Disadvantages of running on an empty stomach

Depending on what your running goals are, running on an empty stomach may have more disadvantages than advantages.

If endurance is your goal, running without eating first may reduce your performance. You could feel tired much sooner than you normally would on your run, or find your muscles fatiguing long before they would if you worked out after a meal.

If fat burning is your goal, exercising without eating may help but there is a chance of losing muscle mass. Individuals who wish to do strength training to build muscle should not exercise on an empty stomach unless taking branched-chain amino acids to preserve muscle.

Running on an empty stomach may also lead to overeating later on. You will need to fuel your body after eating, but hunger may lead to eating more than you need.

Make sure to eat nutrient-dense foods and include protein and healthy carbs—fruits, vegetables, rice, pasta, etc—at every meal. This will fill you up quicker and keep you full for longer.

If want to run on an empty stomach

Some individuals may feel better when running on an empty stomach, especially runners who have sensitive stomachs. If you want to run on an empty stomach but still perform well, you can do so with a bit of planning.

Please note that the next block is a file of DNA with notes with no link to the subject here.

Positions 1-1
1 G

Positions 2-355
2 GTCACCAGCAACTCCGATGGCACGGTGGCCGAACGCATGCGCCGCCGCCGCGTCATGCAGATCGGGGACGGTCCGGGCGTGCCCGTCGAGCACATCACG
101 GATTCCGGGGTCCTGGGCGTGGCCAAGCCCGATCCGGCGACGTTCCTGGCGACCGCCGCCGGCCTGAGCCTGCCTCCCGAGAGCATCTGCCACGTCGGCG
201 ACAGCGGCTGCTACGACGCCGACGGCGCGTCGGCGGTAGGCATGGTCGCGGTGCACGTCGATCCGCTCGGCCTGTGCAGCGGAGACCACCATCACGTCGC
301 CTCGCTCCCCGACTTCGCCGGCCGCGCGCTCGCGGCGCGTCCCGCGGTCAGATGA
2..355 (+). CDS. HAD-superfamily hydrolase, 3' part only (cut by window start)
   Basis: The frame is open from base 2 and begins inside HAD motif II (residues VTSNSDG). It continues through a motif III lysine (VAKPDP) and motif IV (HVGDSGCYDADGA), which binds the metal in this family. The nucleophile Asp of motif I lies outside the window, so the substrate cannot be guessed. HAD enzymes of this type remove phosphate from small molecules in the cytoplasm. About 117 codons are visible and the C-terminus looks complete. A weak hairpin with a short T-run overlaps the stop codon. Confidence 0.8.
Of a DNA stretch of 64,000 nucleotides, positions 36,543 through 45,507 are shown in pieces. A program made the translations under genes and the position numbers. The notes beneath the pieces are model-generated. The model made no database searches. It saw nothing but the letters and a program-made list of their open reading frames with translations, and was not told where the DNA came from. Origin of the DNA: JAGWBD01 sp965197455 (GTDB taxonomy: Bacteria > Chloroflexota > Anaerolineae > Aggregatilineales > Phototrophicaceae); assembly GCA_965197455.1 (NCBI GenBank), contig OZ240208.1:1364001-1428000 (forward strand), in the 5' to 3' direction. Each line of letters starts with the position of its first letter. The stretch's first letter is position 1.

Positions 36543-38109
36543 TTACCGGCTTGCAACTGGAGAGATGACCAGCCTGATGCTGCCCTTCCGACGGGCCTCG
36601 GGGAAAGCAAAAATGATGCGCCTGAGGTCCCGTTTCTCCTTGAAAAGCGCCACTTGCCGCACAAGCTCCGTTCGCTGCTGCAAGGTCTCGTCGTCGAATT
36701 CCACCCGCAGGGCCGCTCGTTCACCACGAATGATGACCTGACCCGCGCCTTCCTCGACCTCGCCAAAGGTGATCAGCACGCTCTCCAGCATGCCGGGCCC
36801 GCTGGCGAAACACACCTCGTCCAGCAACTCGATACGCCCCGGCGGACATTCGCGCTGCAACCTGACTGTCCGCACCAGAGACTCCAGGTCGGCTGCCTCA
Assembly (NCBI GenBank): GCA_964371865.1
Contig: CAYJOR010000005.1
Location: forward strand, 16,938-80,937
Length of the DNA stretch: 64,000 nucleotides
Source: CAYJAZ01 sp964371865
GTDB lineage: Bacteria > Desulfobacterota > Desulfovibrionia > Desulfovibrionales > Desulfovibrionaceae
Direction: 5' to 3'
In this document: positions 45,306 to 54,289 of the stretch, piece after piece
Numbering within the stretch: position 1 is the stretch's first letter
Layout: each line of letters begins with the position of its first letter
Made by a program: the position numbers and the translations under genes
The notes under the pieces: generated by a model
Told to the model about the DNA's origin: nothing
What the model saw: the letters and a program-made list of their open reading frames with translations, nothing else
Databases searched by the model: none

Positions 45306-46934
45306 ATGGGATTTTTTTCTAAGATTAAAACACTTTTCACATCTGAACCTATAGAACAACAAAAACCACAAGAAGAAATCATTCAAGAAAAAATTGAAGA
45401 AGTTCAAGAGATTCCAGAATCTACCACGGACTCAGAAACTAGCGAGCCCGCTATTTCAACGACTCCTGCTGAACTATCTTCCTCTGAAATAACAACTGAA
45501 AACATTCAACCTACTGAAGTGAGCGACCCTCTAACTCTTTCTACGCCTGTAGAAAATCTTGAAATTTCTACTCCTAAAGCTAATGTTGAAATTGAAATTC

Having a high-carbohydrate meal the evening before—if you run in the morning—or on the morning of your run—if you run in the evening—can elevate your glycogen levels enough to see you through your run. Be sure to include protein in your meal too. Pasta and meat or rice and meat are both good options.

Run for between 40 and 60 minutes. Any longer than that and you will probably need an energy bar to replenish your carbs and give you enough energy to continue. Low to medium intensity is the best pace so that you don’t overexert yourself.

Make sure to stay well-hydrated throughout your run and keep your electrolyte levels up. You can use electrolyte tablets, sports drink sachets or even energy gels or chews. But if you don’t want to break your fast, make sure you stick to sports drinks, electrolyte tablets or energy gels that contain less than 30 calories.

To avoid losing muscle mass while running on an empty stomach, you can take a BCAA (branched-chain amino acid) supplement. You can sometimes find energy gels or sports drinks that contain BCAAs.

Always hydrate before a morning run

If you are fasting during the day and running in the evening, you will most likely be drinking throughout the day. But it’s more common to fast overnight and run in the morning on an empty stomach.

If this is your schedule, you will need to hydrate before you run. If you haven’t had anything to drink the whole night, you will be dehydrated even if you don’t feel it.

Drink at least one 8-ounce glass of water when you get up to rehydrate yourself before doing any form of exercise. Make sure you don’t drink it right before you run, as you might find yourself needing to stop for a bathroom break during your run.

Post-run

The first 30 minutes to an hour after your run is known as the anabolic window. Your body can absorb nutrients more effectively during this time, so it’s important to have a good post-workout meal to replenish your glycogen stores and nutrients.

Remember, your post-workout meal should be balanced. Choose healthy carbs to replenish your glycogen stores. Protein should be present too, to help repair muscle. Also, remember to keep hydrating even after your run.

The Wired Runner